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Wednesday, 19 February 2020

What we’re tracking on 19 February 2020

Tomorrow is interest rate day: Our poll earlier this week showed a definite lack of consensus among analysts about whether the central bank will cut interest rates or keep them unchanged when it meets tomorrow, with six forecasting a cut and five calling a hold. A Reuters poll published yesterday showed similar results.

Belarus President Alexander Lukashenko will arrive in Egypt today for a two-day official visit during which he will hold talks with President Abdel Fattah El Sisi and participate in the Belarus-Egypt Business Cooperation Council, according to Belarusian state media.

The House of Representatives is studying the legislation governing rent control with an eye to finalizing it within three months, Rep. Soliman Wahdan tells the local press. Also expected to be finalized by the same deadline: The Labor Act and Criminal Procedures Act.

It’s looking like the final GERD agreement isn’t going to be signed by the end of the month as was previously expected. Despite reaching an initial agreement and appearing to be on track to sign a final contract on the Grand Ethiopian Renaissance Dam (GERD) with Egypt and Sudan, Ethiopia apparently doesn’t see eye-to-eye with its northern neighbors on certain issues. Speaking at a joint presser with US Secretary of State Mike Pompeo, Ethiopia’s foreign minister said there remain some “outstanding issues” to iron out, AFP reports. Pompeo also suggested the end-of-month target for a final agreement is now out of reach, saying, “a great [amount] of work remains, but I’m optimistic that over the coming months we can resolve this.”

The only patient in Egypt to have been diagnosed with covid-19 is in good health and has not been showing any symptoms, Health Minister Hala Zayed said, according to Ahram Online. Meanwhile, the two Egyptian expats in Wuhan who were diagnosed with the virus and barred from boarding an evacuation flight to return to Egypt are also in good condition and will be returning home soon after their quarantine period is completed.

The spread of the virus in China appears to be slowing, but “experts cautioned against predicting that the worst was over,” the New York Times reports. The death toll globally now exceeds 2k, with a total of 74,185 infections.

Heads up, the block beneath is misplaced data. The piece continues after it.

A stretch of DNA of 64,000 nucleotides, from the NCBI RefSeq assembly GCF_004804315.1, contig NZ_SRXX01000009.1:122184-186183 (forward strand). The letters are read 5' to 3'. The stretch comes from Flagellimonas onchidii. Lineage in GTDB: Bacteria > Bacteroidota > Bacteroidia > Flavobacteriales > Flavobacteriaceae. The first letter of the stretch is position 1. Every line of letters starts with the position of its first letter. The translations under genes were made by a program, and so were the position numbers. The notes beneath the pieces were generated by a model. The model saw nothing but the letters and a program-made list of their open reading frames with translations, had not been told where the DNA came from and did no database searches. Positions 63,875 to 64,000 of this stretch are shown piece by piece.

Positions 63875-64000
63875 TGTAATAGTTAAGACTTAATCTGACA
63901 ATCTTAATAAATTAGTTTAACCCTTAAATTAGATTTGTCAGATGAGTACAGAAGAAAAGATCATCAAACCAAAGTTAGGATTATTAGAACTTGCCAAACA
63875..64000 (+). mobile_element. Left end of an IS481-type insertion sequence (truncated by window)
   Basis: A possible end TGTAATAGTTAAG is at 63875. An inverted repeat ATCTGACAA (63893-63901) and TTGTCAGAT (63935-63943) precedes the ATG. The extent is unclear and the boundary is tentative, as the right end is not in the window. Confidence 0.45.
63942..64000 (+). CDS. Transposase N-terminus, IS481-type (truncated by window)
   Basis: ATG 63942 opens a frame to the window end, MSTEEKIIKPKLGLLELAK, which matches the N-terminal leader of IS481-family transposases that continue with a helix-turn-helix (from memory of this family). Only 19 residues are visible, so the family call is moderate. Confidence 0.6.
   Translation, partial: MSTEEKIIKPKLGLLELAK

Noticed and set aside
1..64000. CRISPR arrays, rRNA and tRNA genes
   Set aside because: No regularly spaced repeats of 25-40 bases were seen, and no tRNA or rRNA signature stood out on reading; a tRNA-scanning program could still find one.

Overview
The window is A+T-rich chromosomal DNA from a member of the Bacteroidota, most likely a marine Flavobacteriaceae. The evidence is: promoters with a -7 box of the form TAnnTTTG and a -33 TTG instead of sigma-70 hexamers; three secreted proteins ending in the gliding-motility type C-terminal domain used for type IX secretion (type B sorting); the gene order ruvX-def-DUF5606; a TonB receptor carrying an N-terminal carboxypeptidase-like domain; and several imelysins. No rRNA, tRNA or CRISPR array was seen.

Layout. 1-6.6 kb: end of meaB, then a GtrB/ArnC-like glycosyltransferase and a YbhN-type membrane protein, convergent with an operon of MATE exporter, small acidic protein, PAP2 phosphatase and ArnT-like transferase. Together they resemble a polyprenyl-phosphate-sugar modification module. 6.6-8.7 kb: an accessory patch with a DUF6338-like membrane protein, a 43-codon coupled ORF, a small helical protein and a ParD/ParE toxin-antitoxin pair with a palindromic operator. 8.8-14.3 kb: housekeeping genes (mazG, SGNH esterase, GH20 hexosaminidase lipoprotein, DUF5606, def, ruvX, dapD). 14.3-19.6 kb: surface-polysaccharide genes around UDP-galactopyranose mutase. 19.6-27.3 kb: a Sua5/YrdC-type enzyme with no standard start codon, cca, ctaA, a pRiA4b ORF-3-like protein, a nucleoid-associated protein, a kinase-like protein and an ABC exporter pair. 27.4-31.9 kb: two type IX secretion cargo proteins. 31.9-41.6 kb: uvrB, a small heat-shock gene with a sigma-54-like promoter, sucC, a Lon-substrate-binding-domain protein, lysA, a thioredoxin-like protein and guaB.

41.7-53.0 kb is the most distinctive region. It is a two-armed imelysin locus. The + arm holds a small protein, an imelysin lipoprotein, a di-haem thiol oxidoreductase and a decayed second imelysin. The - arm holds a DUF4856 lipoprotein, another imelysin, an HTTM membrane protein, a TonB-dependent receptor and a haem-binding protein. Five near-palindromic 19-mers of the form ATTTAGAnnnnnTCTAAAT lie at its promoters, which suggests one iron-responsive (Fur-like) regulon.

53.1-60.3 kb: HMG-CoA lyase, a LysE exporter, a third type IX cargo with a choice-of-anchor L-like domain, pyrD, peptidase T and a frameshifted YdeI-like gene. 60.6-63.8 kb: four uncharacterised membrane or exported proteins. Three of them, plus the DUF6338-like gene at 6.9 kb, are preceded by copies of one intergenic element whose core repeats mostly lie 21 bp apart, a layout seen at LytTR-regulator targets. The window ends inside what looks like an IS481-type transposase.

HSBC is taking dramatic measures as macro headwinds halve its profits. Europe’s largest bank in terms of assets said it plans to cut over USD 100 bn of its assets by the end of 2022, drop its headcount from 235k to 200k over three years, suspend buybacks for two years, and revamp its US and European businesses, the Associated Press reported. The overhaul will also see HSBC cull some 224 branches in the US, Reuters notes. HSBC’s net profit tumbled 53% in 2019 and is seeing “significant disruption″ this year as the covid-19 continues spreading, interim CEO Noel Quinn said.

Want to go deeper? The FT has a great piece on shareholder concerns that HSBC is effectively taking on too much with a caretaker leader in place.

Nissan’s shareholders are demanding “quick fixes” to address the fallout from the Carlos Ghosn scandal, which has resulted in the automaker seeing its stock prices falling, failing to pay shareholder dividends, and turning in a quarterly loss for the first time in over a decade, the Associated Press reported. New CEO Makoto Uchida said he will announce a recovery plan, which would also address governance issues, in May.

CLIMATE WATCH- Glencore Plc, the world’s largest coal shipper, sees its customers’ carbon emissions falling by 30% over the next 15 years, according to Bloomberg. The shipper did not explain, though, how much coal production would be cut to meet the projection. The company said that indirect emissions created by the company’s products are falling on the back of the depletion of mines in Colombia and South Africa.

Bezos commits USD 10 bn to face climate crisis: The world’s richest man and Amazon CEO Jeff Bezos said he will fund scientists, activists, and NGOs to explore new ways of fighting the impact of climate change, the New York Times reports. Last year, Bezos introduced a “Climate Pledge” and said that Amazon will be meeting the Paris climate agreement goals 10 years ahead of schedule as it becomes carbon-neutral by 2040.

Former New York mayor Michael Bloomberg has qualified for the Democratic presidential debate taking place in Las Vegas today, the Washington Post reports. Bloomberg surged to the second spot in an NPR/Marist College poll, he secured the support of 19% of US Democratic primary voters. The national qualifying poll requires candidates to earn at least 10% of the votes to qualify for the debate. Senator Bernie Sanders continues to lead the pack with 31% of the poll’s votes.

In international miscellany:

  • The EU is deploying warships “to enforce” an arms embargo on Libyan warring factions, according to Bloomberg.
  • Lebanon’s premier turns to Iran after getting cold shoulder from the GCC: Lebanese Prime Minister Hassan Diab met with Iranian Parliament Speaker Ali Larijani yesterday to discuss how Tehran could help Lebanon through its economic crisis, after appearing to get snubbed by its “rich Gulf neighbors,” according to Reuters.


*** It’s Hardhat day — your weekly briefing of all things infrastructure in Egypt: Enterprise’s industry vertical focuses each Wednesday on infrastructure, covering everything from energy, water, transportation, urban development and even social infrastructure such as health and education.

In today’s issue: We look at why multiple pieces of legislation that aim to reform our water usage have been mouldering in the House of Representatives for years (literally years).

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